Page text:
❖ Some suggest that there’s a specific “female autism phenotype” which isn’t picked
up by the normal assessment tools, which are based on the ASC profile of men and
boys. One solution would be to modify the diagnostic tests given to women and girls
to allow for more accurate diagnoses.
❖ One theory suggests that autism is a result of an “extreme male brain”, caused by
the impact of foetal testosterone on the development of the brain.
❖ Some believe that women and girls are less susceptible to organic damage than
boys and men, either through acquired infection or inherited conditions. As it is
widely accepted that autism has an organic cause, it is possible that boys are simply
more likely to have autism.
❖ It is also suggested that indicators of autism in girls are underreported by teachers.
❖ Some believe that women and girls just do a better job of hiding or masking their
difficulties.
❖ Another theory suggests that autism is a sex-linked trait, like colour-blindness, which
is more likely to be inherited by boys.
❖ Some suggest that autism is simply an exaggeration of “normal gender differences”.

Why Should We Care About Understanding Girls’ Autism Better?
Whatever the reason for the gender split, it’s definitely important that we learn more about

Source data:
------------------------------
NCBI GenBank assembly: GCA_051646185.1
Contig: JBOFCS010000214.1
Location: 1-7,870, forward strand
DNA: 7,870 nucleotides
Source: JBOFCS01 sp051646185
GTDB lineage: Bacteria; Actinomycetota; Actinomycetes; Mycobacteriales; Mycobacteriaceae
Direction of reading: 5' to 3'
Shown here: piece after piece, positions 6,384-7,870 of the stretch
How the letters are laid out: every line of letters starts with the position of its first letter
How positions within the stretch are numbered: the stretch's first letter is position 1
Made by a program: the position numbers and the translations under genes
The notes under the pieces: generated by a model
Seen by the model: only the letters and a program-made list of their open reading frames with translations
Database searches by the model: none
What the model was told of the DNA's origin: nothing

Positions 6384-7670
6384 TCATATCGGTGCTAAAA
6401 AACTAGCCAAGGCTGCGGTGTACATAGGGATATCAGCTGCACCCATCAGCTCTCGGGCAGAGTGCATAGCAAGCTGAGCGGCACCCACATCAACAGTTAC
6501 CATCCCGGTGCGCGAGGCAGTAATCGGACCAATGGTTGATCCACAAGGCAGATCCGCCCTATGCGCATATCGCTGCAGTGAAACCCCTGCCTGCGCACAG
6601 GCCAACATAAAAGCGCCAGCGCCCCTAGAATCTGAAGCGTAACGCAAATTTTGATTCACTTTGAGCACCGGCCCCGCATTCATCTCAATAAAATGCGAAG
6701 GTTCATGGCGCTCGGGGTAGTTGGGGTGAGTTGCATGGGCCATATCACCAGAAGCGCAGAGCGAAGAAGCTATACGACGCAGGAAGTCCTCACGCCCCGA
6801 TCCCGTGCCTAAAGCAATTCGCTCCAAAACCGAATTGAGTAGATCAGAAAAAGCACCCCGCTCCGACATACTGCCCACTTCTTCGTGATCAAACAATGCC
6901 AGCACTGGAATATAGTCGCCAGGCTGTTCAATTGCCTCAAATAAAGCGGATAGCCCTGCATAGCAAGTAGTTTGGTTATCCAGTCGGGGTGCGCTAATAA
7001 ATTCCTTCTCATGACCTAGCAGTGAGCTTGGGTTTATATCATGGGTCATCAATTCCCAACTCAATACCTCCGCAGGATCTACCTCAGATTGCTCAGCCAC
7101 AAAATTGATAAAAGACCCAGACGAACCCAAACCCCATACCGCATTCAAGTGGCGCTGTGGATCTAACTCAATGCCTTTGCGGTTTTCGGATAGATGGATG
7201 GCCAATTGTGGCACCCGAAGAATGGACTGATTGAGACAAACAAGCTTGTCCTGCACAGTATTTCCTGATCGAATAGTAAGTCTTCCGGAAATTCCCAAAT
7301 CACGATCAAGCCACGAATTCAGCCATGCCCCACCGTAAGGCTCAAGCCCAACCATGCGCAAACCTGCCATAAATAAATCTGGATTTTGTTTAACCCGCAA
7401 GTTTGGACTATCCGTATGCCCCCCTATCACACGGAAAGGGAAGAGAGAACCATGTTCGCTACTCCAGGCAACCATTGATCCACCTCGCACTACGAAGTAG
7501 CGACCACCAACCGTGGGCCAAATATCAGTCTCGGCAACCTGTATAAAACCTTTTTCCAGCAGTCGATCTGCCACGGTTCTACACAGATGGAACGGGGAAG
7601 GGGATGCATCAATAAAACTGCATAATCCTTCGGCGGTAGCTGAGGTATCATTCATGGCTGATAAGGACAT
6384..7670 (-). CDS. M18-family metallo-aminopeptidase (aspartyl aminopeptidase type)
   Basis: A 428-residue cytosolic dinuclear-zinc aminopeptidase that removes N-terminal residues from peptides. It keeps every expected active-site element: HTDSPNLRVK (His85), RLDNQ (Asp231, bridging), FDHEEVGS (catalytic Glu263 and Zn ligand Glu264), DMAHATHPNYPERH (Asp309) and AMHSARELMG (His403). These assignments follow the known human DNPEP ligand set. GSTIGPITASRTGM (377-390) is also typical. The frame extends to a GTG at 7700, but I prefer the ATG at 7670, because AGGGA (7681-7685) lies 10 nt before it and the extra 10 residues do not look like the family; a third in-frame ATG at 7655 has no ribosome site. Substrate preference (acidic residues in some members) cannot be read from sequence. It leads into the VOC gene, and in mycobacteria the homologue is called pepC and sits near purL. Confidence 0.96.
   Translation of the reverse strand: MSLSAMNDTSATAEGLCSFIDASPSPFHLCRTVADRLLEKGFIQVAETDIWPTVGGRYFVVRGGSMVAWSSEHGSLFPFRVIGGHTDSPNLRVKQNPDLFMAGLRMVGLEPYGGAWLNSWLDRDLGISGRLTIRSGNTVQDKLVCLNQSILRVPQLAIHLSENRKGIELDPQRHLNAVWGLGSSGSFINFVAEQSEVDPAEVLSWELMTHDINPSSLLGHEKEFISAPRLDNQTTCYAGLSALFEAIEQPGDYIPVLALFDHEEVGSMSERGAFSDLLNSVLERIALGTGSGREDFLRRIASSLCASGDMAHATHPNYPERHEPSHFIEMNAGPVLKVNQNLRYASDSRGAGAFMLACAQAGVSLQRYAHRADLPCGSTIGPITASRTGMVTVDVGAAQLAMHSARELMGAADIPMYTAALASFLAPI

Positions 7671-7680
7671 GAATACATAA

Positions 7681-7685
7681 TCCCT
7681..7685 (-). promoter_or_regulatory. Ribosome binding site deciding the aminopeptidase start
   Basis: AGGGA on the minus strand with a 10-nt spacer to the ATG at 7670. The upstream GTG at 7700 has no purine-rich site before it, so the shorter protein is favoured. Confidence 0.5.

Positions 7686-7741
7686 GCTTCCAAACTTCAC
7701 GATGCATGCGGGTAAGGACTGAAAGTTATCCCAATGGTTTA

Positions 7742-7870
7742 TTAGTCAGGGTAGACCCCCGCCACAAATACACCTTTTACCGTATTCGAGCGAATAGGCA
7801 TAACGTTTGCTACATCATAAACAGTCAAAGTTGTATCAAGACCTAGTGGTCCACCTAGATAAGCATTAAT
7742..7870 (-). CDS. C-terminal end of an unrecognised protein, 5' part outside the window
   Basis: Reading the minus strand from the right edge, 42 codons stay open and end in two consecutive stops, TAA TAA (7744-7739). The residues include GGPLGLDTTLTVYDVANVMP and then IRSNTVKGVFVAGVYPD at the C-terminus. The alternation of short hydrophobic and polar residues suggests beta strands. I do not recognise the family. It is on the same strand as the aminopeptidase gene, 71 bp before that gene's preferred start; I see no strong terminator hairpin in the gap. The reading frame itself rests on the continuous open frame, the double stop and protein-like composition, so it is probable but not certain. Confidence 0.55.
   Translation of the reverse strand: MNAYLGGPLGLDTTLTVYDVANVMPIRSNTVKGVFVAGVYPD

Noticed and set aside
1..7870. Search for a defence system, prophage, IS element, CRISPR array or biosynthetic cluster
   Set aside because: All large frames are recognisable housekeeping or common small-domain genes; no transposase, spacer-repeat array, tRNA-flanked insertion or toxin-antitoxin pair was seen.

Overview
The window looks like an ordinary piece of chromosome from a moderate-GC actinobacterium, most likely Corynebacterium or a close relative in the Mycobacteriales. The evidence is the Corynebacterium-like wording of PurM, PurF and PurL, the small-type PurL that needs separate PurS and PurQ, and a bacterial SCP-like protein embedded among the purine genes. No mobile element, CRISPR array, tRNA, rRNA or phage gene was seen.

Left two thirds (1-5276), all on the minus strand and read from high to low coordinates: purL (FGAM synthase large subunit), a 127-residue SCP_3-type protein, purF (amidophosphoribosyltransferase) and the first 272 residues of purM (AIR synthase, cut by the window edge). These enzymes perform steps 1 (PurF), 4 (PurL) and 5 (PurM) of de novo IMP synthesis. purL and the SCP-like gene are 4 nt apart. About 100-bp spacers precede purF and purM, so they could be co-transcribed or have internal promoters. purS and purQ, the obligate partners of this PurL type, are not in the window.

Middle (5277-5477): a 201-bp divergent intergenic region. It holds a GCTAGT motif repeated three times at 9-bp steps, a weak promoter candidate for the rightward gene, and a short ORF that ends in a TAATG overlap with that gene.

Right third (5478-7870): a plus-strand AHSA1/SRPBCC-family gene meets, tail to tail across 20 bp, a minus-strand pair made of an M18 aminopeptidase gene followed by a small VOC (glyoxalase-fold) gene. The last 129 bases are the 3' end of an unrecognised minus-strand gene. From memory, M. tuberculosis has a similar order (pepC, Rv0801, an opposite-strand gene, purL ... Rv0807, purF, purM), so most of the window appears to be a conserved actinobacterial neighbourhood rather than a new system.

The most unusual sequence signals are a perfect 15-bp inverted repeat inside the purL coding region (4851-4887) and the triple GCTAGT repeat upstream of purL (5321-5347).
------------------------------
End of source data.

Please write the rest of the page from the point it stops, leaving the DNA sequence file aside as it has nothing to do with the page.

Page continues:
autism in girls. Research on gender differences in autism could contribute to the
development of better, less biased diagnostic tools and criteria in the future.
❖ Better understanding of these differences will raise awareness among the
professionals responsible for diagnosis and early identification of the condition. This
means that women who would otherwise remain undiagnosed will finally get the
diagnosis they’re waiting for.
❖ A better understanding of autistic traits in females would also provide us with a
better understanding of the types of support they would benefit from.

Autism and Gender Dysphoria
“Gender dysphoria” is the name given to the feeling of distress a person might experience if
their perceived biological sex doesn’t match with their gender identity. For example,
someone might be assigned male at birth (AMAB) but identify as female (this person would

be a trans woman), while someone else might have been assigned male at birth but not
identify as male or female (this individual would be a non-binary person).
Statistically, it appears as though people with autism are more likely than neurotypical
people to experience gender dysphoria, but we are yet to figure out why that is.
Some interesting resources to check out include an interview with Dr Wenn Lawson on the
subject of autism and gender dysphoria, a video by Ollie, a non-binary person with autism
and this article from the American Academy of Child and Adolescent Psychiatry.

For more information about autism, check out Need2Know’s Essential Guide to Autism
which provides practical advice from professionals and other parents of autistic children,
and The Essential Guide to Asperger’s Syndrome which deals with how to develop
communication, how to deal with obsessive behaviour and how to get further help and
support. Whatever your gender, you deserve access to all of the the information and
treatment you require!